Jewish Review of Books

Jewish Review of Books, Vol. 2 No.4

This is not a book review, but a review of reviews.  I’ve been looking at the Jewish Review of Books from the sidelines for a while, but on a recent visit to Yeshiva University, I bumped into a former student of mine, Phil Getz, now associate editor, who arranged for me to receive his publication.  I haven’t yet seen the Pesach edition (!), but I loved the previous number, marked ‘Winter 2012’.  It is large-format, attractively presented and filled with really interesting articles and reviews.  The reviews are serious, well-written and the entire publication has a strong sense of Jewish purpose – one of its reviewers attacks a book on Jewish identity as ‘bloodless and noncommittal’.  Yet it retains an excellent balance, and includes an array of reviews covering a whole range of works – academic, religious, historical and political.  A real landscape-changer for serious lovers of books with a Jewish theme.

Beatrice and Virgil

Yan Martel, Beatrice and Virgil

This slim novel is a highly-unusual contribution to Holocaust literature.  It is a fictional biography of Henry, a once-successful author who becomes fascinated with a taxidermist and his shop packed with expertly mounted animals.  The Holocaust theme is initially explored through a dialogue between two stuffed animals – a donkey called Beatrice and a monkey called Virgil, who represent the lives and suffering of victims.  To say too much more might risk spoiling a gripping read: it’s a novel, but one that offers a controversial and disturbing new approach to an overwhelmingly painful real subject and its aftermath.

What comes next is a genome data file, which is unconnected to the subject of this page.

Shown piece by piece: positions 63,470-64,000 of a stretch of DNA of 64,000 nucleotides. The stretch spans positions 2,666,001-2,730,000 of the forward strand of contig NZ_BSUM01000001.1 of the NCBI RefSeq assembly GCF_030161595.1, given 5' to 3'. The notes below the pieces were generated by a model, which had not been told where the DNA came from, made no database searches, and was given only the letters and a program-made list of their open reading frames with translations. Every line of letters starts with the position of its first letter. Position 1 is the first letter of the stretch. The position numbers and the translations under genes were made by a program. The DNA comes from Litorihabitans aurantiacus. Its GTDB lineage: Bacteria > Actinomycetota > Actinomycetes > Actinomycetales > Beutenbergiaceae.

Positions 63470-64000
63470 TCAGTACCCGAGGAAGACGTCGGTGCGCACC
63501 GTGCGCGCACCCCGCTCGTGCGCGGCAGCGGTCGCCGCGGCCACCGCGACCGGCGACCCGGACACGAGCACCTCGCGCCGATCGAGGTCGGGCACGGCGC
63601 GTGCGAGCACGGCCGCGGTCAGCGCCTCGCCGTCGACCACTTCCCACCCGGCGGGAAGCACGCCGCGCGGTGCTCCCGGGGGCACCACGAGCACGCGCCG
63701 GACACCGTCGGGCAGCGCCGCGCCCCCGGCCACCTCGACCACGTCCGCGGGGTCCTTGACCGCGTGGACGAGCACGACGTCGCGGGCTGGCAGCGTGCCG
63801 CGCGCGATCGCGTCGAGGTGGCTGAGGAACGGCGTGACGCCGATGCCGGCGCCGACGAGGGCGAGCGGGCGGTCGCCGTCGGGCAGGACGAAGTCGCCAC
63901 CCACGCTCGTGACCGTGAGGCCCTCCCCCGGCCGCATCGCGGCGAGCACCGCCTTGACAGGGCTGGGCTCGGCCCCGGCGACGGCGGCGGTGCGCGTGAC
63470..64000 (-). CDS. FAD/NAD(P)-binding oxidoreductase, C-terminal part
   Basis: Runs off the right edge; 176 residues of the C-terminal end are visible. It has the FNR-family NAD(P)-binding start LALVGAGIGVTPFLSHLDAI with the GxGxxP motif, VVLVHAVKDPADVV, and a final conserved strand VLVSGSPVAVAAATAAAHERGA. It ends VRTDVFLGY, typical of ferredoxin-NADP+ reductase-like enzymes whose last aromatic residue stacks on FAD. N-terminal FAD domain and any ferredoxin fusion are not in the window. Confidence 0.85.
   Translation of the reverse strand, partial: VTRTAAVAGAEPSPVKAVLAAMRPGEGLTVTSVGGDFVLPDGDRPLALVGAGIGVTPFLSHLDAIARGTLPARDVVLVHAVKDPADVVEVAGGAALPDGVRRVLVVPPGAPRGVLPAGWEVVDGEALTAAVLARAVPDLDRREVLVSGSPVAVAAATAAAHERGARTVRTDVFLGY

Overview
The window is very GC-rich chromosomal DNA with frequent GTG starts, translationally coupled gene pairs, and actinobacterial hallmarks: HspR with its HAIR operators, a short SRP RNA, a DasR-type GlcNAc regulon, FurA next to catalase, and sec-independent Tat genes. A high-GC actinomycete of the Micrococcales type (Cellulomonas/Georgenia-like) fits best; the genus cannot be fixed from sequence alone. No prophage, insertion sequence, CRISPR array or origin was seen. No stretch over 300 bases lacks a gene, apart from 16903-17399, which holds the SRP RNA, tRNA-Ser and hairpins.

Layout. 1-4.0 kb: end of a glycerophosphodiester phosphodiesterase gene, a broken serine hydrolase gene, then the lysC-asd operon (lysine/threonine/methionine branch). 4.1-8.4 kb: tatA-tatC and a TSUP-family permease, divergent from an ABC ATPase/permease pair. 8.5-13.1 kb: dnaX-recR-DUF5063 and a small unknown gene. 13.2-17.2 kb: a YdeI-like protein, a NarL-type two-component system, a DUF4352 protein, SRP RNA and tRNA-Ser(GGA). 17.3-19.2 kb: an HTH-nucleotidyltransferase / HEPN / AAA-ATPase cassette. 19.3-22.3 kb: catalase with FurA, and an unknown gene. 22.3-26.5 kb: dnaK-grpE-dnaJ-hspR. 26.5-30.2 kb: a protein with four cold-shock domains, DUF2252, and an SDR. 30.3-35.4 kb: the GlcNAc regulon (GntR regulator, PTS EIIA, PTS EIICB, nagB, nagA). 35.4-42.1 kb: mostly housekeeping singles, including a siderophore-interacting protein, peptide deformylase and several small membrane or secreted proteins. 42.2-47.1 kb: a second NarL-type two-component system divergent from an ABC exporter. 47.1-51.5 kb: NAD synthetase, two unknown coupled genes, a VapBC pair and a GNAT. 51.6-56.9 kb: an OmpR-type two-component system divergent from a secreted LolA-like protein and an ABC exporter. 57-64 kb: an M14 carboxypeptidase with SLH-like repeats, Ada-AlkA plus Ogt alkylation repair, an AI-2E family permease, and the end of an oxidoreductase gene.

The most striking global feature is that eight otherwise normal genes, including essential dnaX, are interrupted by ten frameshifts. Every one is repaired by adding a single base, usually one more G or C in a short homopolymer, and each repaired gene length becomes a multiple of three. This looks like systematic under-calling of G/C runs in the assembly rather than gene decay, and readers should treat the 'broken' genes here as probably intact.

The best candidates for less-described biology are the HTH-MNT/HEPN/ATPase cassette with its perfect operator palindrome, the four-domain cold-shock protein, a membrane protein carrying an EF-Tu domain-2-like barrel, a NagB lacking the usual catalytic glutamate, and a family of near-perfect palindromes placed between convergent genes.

Persecution and the Art of Writing

Leo Strauss, Persecution and the Art of Writing

Recommended by Simi Peters

This book, by the German-American political philosopher Leo Strauss, was recommended to me for the essay on the literary character of Maimonides’ Guide for the Perplexed.  It is a fascinating assertion of the use of secret ideas and hidden agendas in the Guide.  He asserts that the real goal of the work is to reveal the beliefs and opinions of the Torah, something that the author can only do in a covert way.  This fits well with the rest of Strauss’ book, in which he considers the aims and ideas in Yehudah ha-Levy’s Kuzari and Spinoza’s Treatise.  The central idea, persuasively laid out in the title-essay, is that persecution produces a unique form of clandestine writing, which manages to convey its message between the lines of its own text, sometimes against its explicit meaning.  The ramifications of this notion reverberate through the rest of the book.  A tough read, but well worth it  and one I plan to read again.

A Jewish Mother in Shangri-la

Rosie Rosenzweig, A Jewish Mother in Shangri-la

Echoing ‘The Jew in the Lotus’, Rosie Rosenzweig’s book describes a personal journey of Jewish identity and Buddhism.  Starting with the ‘come home Sheldon’ joke about the Jewish mother whose son becomes the leader of an eastern religion, Rosenzweig explains that this really happened to her: her son Ben became a Buddhist.  Through a journey with him through Europe to Nepal, she demonstrates how she came to terms with her reservations about his beliefs and her fear for his soul, which is seen against the backdrop of her growing Jewish commitment and deepening halachic observance.  The book is entertaining, well-written and highly unusual, written by a woman who seems to be simultaneously a stereotypical Jewish mother and an open-minded, thinking poet and practitioner of meditation.  I found some of her views on Judaism simplistic, and her approach to Buddhism somewhat naive, yet none of this detracted from a worthwhile read.